By public transportation, one can commute from Manila to Bataan by taking a bus bound to Balanga City via Bataan Transit or Genesis Bus (P200.00). Travel time from Manila to Balanga is between 2-2.5 hours. From the Balanga central terminal, take a jeepney bound to Cabog-Cabog and tell the driver to drop you off at Mt. Samat (P17.00). You can then hire a tricycle parked at the corner of the road leading to the shrine. Rate is P100.00 per person per way (P200.00 per person for round-trip).

By private vehicle, you can take the NLEX and exit at San Fernando, Pampanga. Drive westward along Jose Abad Santos Avenue towards the direction of Dinalupihan. Alternatively, you can take the SCTEX and drive towards Subic and take the Dinalupihan Exit. From Dinalupihan, take the Ramon Superhighway and drive until you reach Mount Samat Junction. Turn right and just follow the directions on the road. A few meters after the KM19 Death March marker, on the left side of the road, turn left to the access road leading to the shrine. Landmark is a Burger Machine stand at the corner. Just follow the access road until you reach the gate to the shrine.


Reminders to visitors:
1. Entrance fee to the shrine is P20.00 person
2. Parking fee is P20.00 for small vehicles, and P30.00 for large vehicles.
3. Entrance fee gives visitors access to the museum as well.
4. Elevator fee of P10.00 per person is charged if you wish to go to the viewing gallery.
5. The shrine is open everyday from 8:00am to 5:00pm
6. After your visit to the shrine, you might want to have your lunch or meryenda at The Beanery in Balanga City.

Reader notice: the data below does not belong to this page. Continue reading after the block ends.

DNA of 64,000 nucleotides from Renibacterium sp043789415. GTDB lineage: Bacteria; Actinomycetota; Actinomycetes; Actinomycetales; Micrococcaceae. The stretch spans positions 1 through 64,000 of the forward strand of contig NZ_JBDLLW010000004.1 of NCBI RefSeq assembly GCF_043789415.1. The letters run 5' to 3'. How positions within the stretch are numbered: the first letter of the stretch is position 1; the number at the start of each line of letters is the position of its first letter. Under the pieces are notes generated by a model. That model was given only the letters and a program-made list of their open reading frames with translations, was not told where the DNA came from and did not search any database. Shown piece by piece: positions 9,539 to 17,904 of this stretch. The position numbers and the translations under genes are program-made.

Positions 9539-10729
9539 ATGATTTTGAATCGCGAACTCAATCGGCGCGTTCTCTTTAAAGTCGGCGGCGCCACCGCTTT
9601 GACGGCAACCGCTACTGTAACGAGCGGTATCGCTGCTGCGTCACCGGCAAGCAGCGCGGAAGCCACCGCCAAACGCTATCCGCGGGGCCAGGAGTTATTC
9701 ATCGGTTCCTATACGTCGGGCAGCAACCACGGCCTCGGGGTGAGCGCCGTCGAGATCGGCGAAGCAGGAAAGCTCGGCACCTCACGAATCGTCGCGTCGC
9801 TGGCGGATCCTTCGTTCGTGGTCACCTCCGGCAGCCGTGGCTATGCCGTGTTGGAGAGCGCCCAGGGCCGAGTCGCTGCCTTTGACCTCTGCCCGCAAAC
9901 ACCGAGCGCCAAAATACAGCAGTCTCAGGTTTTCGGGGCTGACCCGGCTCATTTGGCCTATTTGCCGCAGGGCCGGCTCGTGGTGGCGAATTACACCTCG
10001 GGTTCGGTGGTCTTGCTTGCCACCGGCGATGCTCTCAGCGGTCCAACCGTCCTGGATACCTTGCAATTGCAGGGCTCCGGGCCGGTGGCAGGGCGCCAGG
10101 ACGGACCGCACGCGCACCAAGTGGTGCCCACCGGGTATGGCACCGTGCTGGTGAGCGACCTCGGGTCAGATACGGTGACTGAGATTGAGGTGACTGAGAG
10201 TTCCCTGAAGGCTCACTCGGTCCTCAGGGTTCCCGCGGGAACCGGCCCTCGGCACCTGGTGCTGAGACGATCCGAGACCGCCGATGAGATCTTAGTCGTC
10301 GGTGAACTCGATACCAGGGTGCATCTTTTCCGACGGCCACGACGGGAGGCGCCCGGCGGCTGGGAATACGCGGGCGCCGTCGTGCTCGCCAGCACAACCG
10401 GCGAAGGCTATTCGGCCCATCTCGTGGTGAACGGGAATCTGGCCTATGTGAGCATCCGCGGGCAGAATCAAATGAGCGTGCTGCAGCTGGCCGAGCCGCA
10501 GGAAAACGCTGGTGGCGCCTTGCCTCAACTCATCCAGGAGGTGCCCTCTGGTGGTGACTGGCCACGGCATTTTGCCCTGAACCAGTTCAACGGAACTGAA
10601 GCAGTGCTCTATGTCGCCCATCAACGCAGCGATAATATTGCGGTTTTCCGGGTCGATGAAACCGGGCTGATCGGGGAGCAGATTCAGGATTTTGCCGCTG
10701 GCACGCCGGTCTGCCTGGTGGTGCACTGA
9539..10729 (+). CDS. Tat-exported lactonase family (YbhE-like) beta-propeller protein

Bataan is such a relaxing place to visit. It feels like you’re in Tagaytay, only hotter. If you wanna see a perfect sunset, go to their beaches. Recently, we went to see the famous Mt. Samat National Shrine also known as “Dambana ng Kagitingan” (Shrine of Valour). It was my first time and I was thrilled to finally get up there at the viewing gallery. It was a 74-meter lift from the base, high enough to make your knees go weak.

Bataan Tour – Mt. Samat and Dambana ng Kagitingan

In this page, I have uploaded some photos of exploring Mt. Samat and the Memorial Cross of Bataan National Shrine.

Mt. Samat Shrine and the Memorial Cross

It is built in honor and remembrance of the mighty Filipino and American soldiers who fought and died in the Battle of Bataan during the World War II. There is a viewing gallery at the arms of the memorial cross. You have to ride an elevator to get there. You will have a magnificent view of Bataan, Corregidor Island and Manila (on a clear day). At the shrine complex, there is a museum with lots of collections and memorabilia from the WWII and the Battle of Bataan. I didn’t include the photos from the museum because it’s not allowed to take photos in that zone.

There are lots of tour packages offering Bataan and Mt. Samat adventure including visiting the monumental place, the beach and zipline adventure.

We paid an entrance fee of P10. (Price may change anytime after I published this post)

Some sculptured stones depicting Filipino heroes and KKK at the base of the cross. The entrance door is at the back of this picture.

This is what it looks like at the upper deck of the Mt. Samat Cross. There are two wings (right and left). From up above you will see a magnificent view of Bataan, Corregidor and Manila on a clear day. Bring your camera and have a panoramic view of your moment above.

The view from my window while I was up there.

View from the top of the Cross Wing. This is the facade where a museum is at the base.

Facade of Mt. Samat Shrine. There are various art and masterpieces found on its walls. Said artworks were made by popular Filipino artists.

Front view of the complex